Infertility is a prevalent problem that affects approximately 5 million women in the United States. ¹ Not only is infertility describing the difficulty of getting pregnant, but it is also about the difficulty of staying pregnant. ² Out of those 5 million women experiencing infertility, about 40% have mechanical infertility. Mechanical infertility is referring to dysfunctions of the musculoskeletal system as the reason for infertility, with pelvic adhesions as one of the primary causes. These pelvic adhesions may be due to trauma, infection, inflammation or surgery, and are a natural response to tissue damage. The interesting thing about pelvic adhesions is that they can still be present even after the damaged tissue has healed. Wherever the pelvic adhesions occur, they can cause a decrease in mobility and function, causing increased difficulty to conceive. ¹ Certain manual physical therapy techniques have been shown to improve these adhesions and restore mobility. ³
Common conditions where pelvic adhesions are present (this is not an all-inclusive list): ¹
Pelvic Inflammatory Disease
Chronic abdominopelvic Pain
Another primary cause of infertility is blocked fallopian tubes, with it being estimated to affect 25-35% of infertile women. ³ The standard of care for blocked fallopian tubes is currently surgery, however, as seen previously, surgery increases the likelihood of pelvic adhesions. When comparing the effectiveness in treatment between surgery and manual physical therapy techniques to open the fallopian tubes, it was shown that the manual techniques performed just as well or even better than the outcomes seen with surgery. Individuals that received the surgery prior to manual therapy did not have as much success than those who received just manual therapy treatment. The success rates of becoming pregnant after completing their plan of care, which included manual therapy techniques, were 68.9% for those who did not have a prior fallopian tube surgery, and only 34.5% for those that did have the surgery. ³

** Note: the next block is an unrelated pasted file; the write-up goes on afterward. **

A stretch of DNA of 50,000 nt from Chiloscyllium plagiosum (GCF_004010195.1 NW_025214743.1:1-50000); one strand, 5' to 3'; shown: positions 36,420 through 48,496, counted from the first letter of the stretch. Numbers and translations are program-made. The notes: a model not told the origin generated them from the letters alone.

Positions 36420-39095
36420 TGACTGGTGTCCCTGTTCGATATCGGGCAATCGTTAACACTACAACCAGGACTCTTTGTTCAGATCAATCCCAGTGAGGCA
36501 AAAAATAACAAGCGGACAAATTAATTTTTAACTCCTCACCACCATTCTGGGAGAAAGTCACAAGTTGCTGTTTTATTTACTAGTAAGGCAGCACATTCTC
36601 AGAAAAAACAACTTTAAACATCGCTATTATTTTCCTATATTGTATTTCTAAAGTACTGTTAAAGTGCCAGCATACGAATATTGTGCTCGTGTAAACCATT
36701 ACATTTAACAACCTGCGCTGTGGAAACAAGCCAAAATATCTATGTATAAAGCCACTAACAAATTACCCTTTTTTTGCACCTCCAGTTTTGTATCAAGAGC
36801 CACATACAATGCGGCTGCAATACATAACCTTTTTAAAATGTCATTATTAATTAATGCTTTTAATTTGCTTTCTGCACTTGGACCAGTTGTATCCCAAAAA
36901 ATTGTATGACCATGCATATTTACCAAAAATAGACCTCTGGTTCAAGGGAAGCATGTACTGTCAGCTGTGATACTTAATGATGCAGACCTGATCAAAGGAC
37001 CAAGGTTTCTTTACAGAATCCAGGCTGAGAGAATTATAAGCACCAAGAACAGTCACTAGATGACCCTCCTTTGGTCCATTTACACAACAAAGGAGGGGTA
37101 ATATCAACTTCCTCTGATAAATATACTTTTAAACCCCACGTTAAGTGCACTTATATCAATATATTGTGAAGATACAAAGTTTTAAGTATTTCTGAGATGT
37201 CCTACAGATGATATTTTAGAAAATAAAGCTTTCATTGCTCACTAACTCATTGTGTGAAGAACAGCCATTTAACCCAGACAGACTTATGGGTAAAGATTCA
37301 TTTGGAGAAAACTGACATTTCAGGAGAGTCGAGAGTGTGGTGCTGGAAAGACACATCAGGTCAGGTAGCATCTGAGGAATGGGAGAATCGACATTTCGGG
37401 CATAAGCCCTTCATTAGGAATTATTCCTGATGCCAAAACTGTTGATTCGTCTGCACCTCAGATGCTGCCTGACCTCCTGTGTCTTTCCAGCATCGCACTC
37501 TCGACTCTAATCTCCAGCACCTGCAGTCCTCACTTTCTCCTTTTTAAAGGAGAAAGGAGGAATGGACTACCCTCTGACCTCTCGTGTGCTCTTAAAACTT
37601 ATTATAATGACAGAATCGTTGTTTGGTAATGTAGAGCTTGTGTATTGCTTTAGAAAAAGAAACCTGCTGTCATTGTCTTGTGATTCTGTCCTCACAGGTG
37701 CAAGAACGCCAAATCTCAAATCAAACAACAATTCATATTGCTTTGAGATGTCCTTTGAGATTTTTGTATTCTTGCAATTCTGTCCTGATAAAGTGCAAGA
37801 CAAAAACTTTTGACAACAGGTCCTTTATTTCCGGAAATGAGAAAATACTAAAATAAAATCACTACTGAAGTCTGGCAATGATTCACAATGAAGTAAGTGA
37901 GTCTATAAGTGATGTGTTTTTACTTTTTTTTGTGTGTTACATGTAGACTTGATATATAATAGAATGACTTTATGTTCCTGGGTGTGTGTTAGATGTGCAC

Endometriosis is another common cause of infertility. ³ Endometriosis is present in only about 11% of women, but has been seen to cause infertility in up to 68% of infertile women. Manual physical therapy techniques have also been seen to have similar or better results than with medication or surgery to improve a patient’s chances of conceiving. ³
The national average for pregnancy after IVF treatment in the United States as reported in 2010 was approximately 37.3%. ³ According to a study that was analyzing the effects of manual physical therapy techniques prior to undergoing IVF showed a pregnancy rate of 56.16%, which is 1.5 times higher than the national average for pregnancy after just IVF treatment alone. ³
The evidence supporting manual physical therapy techniques to decrease the physical barriers to conceiving is overwhelmingly positive. Not all causes of infertility are mechanical, but there are a large number of conditions that contribute to infertility that can benefit from manual treatment.
So, what do these manual techniques do to help with infertility? ²
Improve sexual dysfunction
Normalize pelvic alignment/function
Optimize nervous system function to address stress and anxiety
Increase scar mobility and decrease adhesions
Address any post-surgical dysfunction
We have seen large improvements in adhesions and restrictions with the manual therapy techniques we use here in our clinic, and found these techniques to vastly help with pelvic dysfunction. If you or someone you know is struggling to conceive, these techniques may benefit you and decrease any adhesions you may have to restore mobility and improve your chances of conceiving.
Wurn, B. F., Wurn, L. J., King, C. R., Heuer, M. A., Roscow, A. S., Scharf, E. S., & Shuster, J. J. (2004). Treating female infertility and improving IVF pregnancy rates with a manual physical therapy technique. MedGenMed : Medscape general medicine, 6(2), 51.
Abraham, Yeni. "Rehabilitation Interventions to Support Fertility." Pelvicon, 9 Sept. 2023, Atlanta, GA.
Rice, A. D., Patterson, K., Wakefield, L. B., Reed, E. D., Breder, K. P., Wurn, B. F., King Iii, R., & Wurn, L. J. (2015). Ten-year Retrospective Study on the Efficacy of a Manual Physical Therapy to Treat Female Infertility. Alternative therapies in health and medicine, 21(3), 36–44.
Written by Regina Goeke, DPT - January 2024